The story behind La Valentina.
The latest coffee to grace our Micro-Lot range is an elegant little treasure from Honduras, which has been produced with expertise, care and love. The coffee was grown by Carlos Ernestor Mejia Rodriguez and his wife, Nelsy Castillo David, so it seemed only right that they name their farm and thus their coffee after their first daughter, Valentina.
We caught up with Carlos to find out more about life as a coffee grower and the secret behind their stunningly flavoursome, perfectly-balanced beans.
Pact: How long have you been growing coffee?
Carlos: Since I was 20 years old. In our community of San Pedro de Tutule, everyone has a plot of land where they grow coffee. No matter what their profession. So, even though my parents sent me to the city to study, I still had 2,000 coffee plants to look after as well.
Pact: So pretty much everyone produces coffee where you’re from?
Carlos: Yes. This custom has been carried on from generation to generation, in the good and the bad times, we don’t stop the coffee production. We all share advice on how to grow the best-tasting coffee. And celebrate each other’s success.
Carlos: Yes. Our region produces such delicious coffee that it is considered a reserve for specialty coffees like Valentina. It is also beautiful. Our farm is on the Montecillos Mountain Range, located at approximately 1650 metres above sea level. It isn’t too big but we feel very lucky to live and work here. We love it.
Pact: So in a region of coffee-growing experts, who has taught you the most about growing coffee?
Carlos: My parents were both talented coffee producers but it’s my wife Nelsy’s mother who gave us our land. She taught us how to work it alongside her to produce the best coffee. My mother-in-law is a very hard-working woman, she showed us that the more effort we put into the plants, the better the harvest.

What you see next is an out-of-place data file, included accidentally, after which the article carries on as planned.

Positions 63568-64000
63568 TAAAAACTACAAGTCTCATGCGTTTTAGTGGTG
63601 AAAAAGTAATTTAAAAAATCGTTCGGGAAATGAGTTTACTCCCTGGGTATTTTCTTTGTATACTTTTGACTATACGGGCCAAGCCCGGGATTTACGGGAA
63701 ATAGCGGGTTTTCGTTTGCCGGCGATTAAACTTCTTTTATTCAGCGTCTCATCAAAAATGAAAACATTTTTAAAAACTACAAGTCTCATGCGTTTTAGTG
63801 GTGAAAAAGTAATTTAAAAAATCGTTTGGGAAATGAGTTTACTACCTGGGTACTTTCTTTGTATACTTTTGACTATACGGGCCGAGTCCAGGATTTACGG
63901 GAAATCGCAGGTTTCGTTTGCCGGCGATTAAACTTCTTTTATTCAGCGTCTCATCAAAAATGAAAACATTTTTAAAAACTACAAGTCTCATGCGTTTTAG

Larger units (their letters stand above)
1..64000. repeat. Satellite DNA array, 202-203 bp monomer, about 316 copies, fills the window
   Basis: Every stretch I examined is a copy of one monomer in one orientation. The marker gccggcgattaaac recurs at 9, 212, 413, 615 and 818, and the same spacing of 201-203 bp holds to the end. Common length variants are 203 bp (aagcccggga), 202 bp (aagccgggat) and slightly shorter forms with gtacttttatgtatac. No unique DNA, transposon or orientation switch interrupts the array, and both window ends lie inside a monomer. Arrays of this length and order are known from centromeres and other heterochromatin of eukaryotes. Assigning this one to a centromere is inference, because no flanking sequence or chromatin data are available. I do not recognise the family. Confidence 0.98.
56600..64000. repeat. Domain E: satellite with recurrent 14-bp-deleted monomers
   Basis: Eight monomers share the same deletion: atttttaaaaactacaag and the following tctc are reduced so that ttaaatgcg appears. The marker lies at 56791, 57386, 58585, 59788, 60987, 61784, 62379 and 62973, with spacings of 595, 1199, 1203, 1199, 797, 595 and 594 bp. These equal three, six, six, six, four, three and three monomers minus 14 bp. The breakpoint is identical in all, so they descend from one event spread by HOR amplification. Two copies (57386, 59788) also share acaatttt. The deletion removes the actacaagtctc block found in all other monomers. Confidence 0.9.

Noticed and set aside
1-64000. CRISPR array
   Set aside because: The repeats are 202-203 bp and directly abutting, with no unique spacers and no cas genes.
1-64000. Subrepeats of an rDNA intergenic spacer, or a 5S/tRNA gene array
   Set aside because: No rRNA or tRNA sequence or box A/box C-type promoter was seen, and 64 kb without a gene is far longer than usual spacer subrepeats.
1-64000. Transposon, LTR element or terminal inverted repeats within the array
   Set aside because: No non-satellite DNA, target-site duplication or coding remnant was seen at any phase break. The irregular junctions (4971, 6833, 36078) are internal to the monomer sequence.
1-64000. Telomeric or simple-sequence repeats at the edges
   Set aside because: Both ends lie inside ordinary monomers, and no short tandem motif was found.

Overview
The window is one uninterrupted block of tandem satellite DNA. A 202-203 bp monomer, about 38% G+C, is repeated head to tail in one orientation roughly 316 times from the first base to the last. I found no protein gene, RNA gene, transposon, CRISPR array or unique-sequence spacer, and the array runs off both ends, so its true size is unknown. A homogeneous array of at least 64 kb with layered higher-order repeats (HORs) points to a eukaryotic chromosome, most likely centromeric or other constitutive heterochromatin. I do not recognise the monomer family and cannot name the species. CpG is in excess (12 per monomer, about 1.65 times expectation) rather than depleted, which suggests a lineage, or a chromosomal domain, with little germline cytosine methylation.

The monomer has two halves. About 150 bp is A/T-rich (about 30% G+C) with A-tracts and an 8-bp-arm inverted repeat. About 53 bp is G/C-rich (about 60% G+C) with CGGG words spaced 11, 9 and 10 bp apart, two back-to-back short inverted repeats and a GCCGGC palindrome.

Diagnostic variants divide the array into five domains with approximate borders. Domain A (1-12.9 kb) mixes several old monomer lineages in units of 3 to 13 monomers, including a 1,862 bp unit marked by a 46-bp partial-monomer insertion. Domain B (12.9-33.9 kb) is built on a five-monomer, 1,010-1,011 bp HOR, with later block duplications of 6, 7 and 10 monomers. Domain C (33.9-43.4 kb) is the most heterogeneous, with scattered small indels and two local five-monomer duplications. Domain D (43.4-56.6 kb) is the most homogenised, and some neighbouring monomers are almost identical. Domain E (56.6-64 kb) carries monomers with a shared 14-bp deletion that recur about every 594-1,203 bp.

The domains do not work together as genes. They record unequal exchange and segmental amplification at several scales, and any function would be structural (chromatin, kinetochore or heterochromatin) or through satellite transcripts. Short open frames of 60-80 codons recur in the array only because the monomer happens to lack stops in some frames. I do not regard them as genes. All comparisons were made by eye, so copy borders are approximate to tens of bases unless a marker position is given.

Pact: So do you like coffee yourself?
Carlos: Of course! We feel great satisfaction in harvesting something that we love and we’ve worked hard for. Growing specialty coffee isn’t easy but it’s worth the effort.
Pact: So what’s it like on La Valentina at harvest time?
Carlos: It’s a busy time but everyone on the farm works with great care. Each bean is only collected when it’s 100% red [ripe]. Then they are ecologically pulped and fermented to get that special touch of quality. Once washed, the coffee is dried in dome-shaped solar dryers, which have elevated screens. That means there is no contact with the floor and the drying process is hygenic and uniform. My wife is in charge of this process and she has worked hard to improve the quality of our coffee in recent harvests. She is a hard-working woman like her mother!
Pact: So it’s a real family effort…
Carlos: Oh yes, the entire family is involved from the harvest to the drying process. But we also hire 20 temporary workers to harvest all the coffee and six permanent workers, who are in charge of the milling process. We’re proud that our farm generates jobs in our community.
Pact: So what advice do you share with your fellow coffee-farmers?
Carlos: To grow special coffee you have to learn to produce and handle coffee with love. Only then will it be good enough to enter the specialty coffee markets abroad. Every day I will keep improving my coffee’s quality and I hope to pass on my love for quality coffee to my descendants – including Valentina of course!